For some context, I am currently studying the history of Britain. We learned that the Romans had captured it in 43 CE under Claudius. We also know that when the Roman Empire was deteriorating and stopped paying its soldiers the Anglo-Saxons soon took over. I also know that one of the reasons that the Anglo-Saxons were so successful was that many had been acting as mercenaries, for Rome, in Britain.

My question then is when did the Romans start to hire Anglo-Saxon mercenaries for protection in Britain. As a follow up, why did they do this?

My sources:


4 Answers 4


In Roman times there were no Anglo-Saxons. Angles were a specific ethinic group in Denmark & Germany, Saxons were another specific ethnic group in Northern Germany, and the Romans customarily referred to most tribes and ethnic groups in northern Germany as Saxons.

So the late Romans fought against many Germanic raiders in Gaul and Britain they called Saxons. And they may have hired many Germanic warriors in Gaul or Britain who they called Saxons. Some of those Saxons may have been ethnic Saxons, some may have been ethnic Angles, some ethnic Frisians, some ethnic Jutes, etc., etc., but the Romans called them all Saxons, when they didn't just call them Germans or barbarians.

But as far as I know nobody ever called himself or anyone else an Anglo-Saxon for five hundred years after that.

According to history or legends told centuries later by Bede, by the Historia Brittonum, and by the Anglo Saxon Chronicle, after the last Roman withdrawal about 410 the Britons hired "Saxon" mercenaries to defend them and eventually the "Saxon" mercenaries revolted and over decades more "Saxon" settlers, warriors, and kings moved to Britain and took over all of southern England before the mission of Saint Augustine in 597.

According to those stories the first Germanic people settled in the island of Britain were three shiploads of warriors sometime after the Roman withdrawal.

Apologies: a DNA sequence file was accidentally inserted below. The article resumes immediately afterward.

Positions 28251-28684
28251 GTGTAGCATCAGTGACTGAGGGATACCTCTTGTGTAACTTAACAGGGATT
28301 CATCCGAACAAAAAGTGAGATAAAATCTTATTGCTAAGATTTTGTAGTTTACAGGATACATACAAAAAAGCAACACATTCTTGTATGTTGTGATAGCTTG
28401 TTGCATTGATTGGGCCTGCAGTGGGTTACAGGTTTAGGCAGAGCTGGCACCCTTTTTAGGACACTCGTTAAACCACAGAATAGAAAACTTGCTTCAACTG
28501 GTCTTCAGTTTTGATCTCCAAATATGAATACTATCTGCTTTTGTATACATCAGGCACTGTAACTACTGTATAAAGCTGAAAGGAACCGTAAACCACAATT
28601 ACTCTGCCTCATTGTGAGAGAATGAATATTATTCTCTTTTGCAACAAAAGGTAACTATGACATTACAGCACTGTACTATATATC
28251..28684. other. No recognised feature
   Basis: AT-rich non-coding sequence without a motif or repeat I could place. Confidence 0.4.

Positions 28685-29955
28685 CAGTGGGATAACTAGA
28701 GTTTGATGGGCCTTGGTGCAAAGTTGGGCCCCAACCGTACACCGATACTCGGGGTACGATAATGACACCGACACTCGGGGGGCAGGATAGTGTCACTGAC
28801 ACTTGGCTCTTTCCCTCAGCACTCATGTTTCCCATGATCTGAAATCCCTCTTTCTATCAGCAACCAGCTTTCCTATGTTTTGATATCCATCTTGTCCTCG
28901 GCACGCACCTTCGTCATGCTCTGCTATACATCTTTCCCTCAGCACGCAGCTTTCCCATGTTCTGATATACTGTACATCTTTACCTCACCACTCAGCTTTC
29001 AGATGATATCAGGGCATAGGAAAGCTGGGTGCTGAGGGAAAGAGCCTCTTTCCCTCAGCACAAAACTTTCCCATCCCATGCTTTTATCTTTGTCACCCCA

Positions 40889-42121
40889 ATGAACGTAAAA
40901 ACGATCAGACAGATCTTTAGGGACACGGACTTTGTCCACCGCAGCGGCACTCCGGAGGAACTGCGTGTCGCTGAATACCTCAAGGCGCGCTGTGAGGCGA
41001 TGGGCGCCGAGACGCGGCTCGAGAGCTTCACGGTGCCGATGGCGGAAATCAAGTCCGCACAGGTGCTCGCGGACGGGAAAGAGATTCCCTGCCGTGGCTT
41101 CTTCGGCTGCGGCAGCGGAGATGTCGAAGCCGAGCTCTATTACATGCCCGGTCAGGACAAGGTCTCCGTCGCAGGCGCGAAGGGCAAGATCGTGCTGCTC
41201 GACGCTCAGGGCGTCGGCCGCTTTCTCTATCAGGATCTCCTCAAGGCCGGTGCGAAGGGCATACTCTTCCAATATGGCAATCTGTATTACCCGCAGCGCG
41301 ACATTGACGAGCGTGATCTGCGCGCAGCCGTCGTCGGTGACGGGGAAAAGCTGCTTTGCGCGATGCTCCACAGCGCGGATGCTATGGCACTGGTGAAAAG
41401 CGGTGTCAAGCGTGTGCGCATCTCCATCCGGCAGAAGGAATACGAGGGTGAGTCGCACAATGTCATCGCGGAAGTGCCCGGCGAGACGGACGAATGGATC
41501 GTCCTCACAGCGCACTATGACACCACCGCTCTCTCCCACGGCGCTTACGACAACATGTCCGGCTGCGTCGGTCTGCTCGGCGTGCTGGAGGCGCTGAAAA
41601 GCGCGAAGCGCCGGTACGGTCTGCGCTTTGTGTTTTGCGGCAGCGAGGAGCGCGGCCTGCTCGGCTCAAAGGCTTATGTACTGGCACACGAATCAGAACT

Even though there were enough Germanic mercenaries in the Roman Army in Britain in 306 AD for King Crocus of the Alemmani to be the Roman officer who proclaimed Constantine I Emperor at York.


The Romans started hiring mercenaries from the moment they expanded. They also searched which type of troops were stronger against opponents. The core of the army were the legions but they were expanded with mercenaries who can tip the balance for the Romans.

  • Rome expanded during all republican period. But never did it use mercenaries these times.
    – Gangnus
    Commented Jan 5, 2017 at 12:33
  • 2
    The term mercenary is now used so loosely it causes confusion. As Wikipedia etc. will easily confirm, in the Emperor Claudius' time, when this question begins, the core of the Roman army was its legions, recruited from Roman citizens, at a time when outside Italy Roman citizenship was a privilege granted to only a minority of subjects of the Empire. Recruits from the Roman provinces who were not citizens, and some from outside the Empire, could join the army but in auxiliary cohorts, which had different dress and function from legions. I would not consider them mercenaries.
    – Timothy
    Commented Jan 5, 2017 at 18:12
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    Although the question title changed out from under you, I still think this answers the question.
    – T.E.D.
    Commented Jan 5, 2017 at 19:10

Romans began to hire Anglo-Saxon mercenaries in around the beginning of the 4th century A.D. (fun fact, they rebelled in 442 because they weren't being paid).

The reason they did this was because there was mass migration into Britain and with all the "barbaric" invasions going on at the time, Roman legions were withdrawing and the British people were calling to the Roman Emperor for help, who responded by hiring mercenaries.

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    Could you by any chance provide sources for this? Commented Jan 5, 2017 at 5:17

As a source I would recommend History of Britain 407-597 by Fabio P. Barbieri

It describes the recruitment of Saxon fedorati after the departure of the Romans. Fedorati had previously been setteled in Britain but there is no reason why those of germanic descent would ally with other germanic groups in other parts of Britain in a dispute over terms and conditions. Linning up along ethnic lines for a fight is more a product of the modern nation state.

  • This doesn't seem to answer the question. Commented Jan 27 at 12:27

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